Saul tweaks me about having a conversation first: "Mr. Jarvis, in particular, often talks about blogging as a conversation. It seems like the A.P. wants to talk, and many bloggers would prefer a temper tantrum to a discussion." Saul, I don't think you're cut out for a career as a playground monitor, for you don't have the most basic skill of the job: recognizing who started it. The AP sent its lawyer letters. It declared war.
And so, Saul, I'd say you should pose this to the AP: Why didn't it start a conversation an open conversation before starting war?
Patterico also defends the flanks.
[Posted at 06/19/2008 03:34 AM by Justin Levine on Fair Use comments(0)]
Here is a quote from an AP article
suggesting that sites such as this one shouldn't be quoting from AP articles:
NEW YORK (AP) -- The Associated Press, following criticism from bloggers over an AP assertion of copyright, plans to meet this week with a bloggers' group to help form guidelines under which AP news stories could be quoted online.
Jim Kennedy, the AP's director of strategic planning, said Monday that he planned to meet Thursday with Robert Cox, president of the Media Bloggers Association, as part of an effort to create standards for online use of AP stories by bloggers that would protect AP content without discouraging bloggers from legitimately quoting from it.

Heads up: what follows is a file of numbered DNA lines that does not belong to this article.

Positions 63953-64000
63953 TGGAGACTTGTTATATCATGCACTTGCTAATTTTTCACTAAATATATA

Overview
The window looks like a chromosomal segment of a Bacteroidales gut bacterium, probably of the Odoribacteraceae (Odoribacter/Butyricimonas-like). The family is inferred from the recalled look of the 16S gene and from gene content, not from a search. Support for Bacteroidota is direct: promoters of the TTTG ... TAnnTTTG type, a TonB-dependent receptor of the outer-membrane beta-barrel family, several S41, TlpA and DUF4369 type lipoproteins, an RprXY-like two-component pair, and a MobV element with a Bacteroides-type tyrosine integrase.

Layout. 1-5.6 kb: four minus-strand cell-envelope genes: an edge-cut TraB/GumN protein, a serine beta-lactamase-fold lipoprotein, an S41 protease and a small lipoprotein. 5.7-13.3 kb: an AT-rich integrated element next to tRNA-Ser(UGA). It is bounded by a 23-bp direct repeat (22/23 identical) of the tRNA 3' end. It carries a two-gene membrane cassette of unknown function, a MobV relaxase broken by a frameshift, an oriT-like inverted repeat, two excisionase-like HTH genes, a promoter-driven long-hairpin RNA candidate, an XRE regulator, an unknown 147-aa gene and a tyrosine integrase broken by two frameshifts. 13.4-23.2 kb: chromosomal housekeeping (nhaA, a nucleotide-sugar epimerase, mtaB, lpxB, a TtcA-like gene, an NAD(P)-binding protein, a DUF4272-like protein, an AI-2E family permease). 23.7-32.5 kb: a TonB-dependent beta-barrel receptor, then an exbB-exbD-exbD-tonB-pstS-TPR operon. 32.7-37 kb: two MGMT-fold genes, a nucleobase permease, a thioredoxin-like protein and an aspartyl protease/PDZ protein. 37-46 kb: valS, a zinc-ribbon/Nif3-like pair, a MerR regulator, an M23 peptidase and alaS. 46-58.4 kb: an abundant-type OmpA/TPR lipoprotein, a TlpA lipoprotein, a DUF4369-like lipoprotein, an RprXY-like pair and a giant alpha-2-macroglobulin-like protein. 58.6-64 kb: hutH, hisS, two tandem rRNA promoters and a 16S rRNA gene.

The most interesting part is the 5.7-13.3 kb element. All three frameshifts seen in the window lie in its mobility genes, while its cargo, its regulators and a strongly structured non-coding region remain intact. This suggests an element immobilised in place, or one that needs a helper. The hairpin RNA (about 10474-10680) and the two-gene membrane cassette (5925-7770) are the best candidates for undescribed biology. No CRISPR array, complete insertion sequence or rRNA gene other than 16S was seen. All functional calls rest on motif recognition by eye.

People are right to be upset in this instance.
There are already 'guidelines' for quoting news stories online (and elsewhere) - the guidelines are called FAIR USE LAW (starting with section 107 of the Copyright Act). Many would justifiably argue that even the current fair use guidelines are too limiting with today's technology. But AP's efforts here are a clear attempt to roll back such rights and privileges even further - and should be forcefully rebuffed without compromise.
UPDATE: AP irony alert as the organization 'steals' content from a blog - using its content more extensively than many blogs use AP materials from single articles. Check out the details here.
[Posted at 06/17/2008 03:19 AM by Justin Levine on Fair Use comments(1)]
There was a fascinating discussion on TWIT 144
with Brewster Kahle of the Internet Archive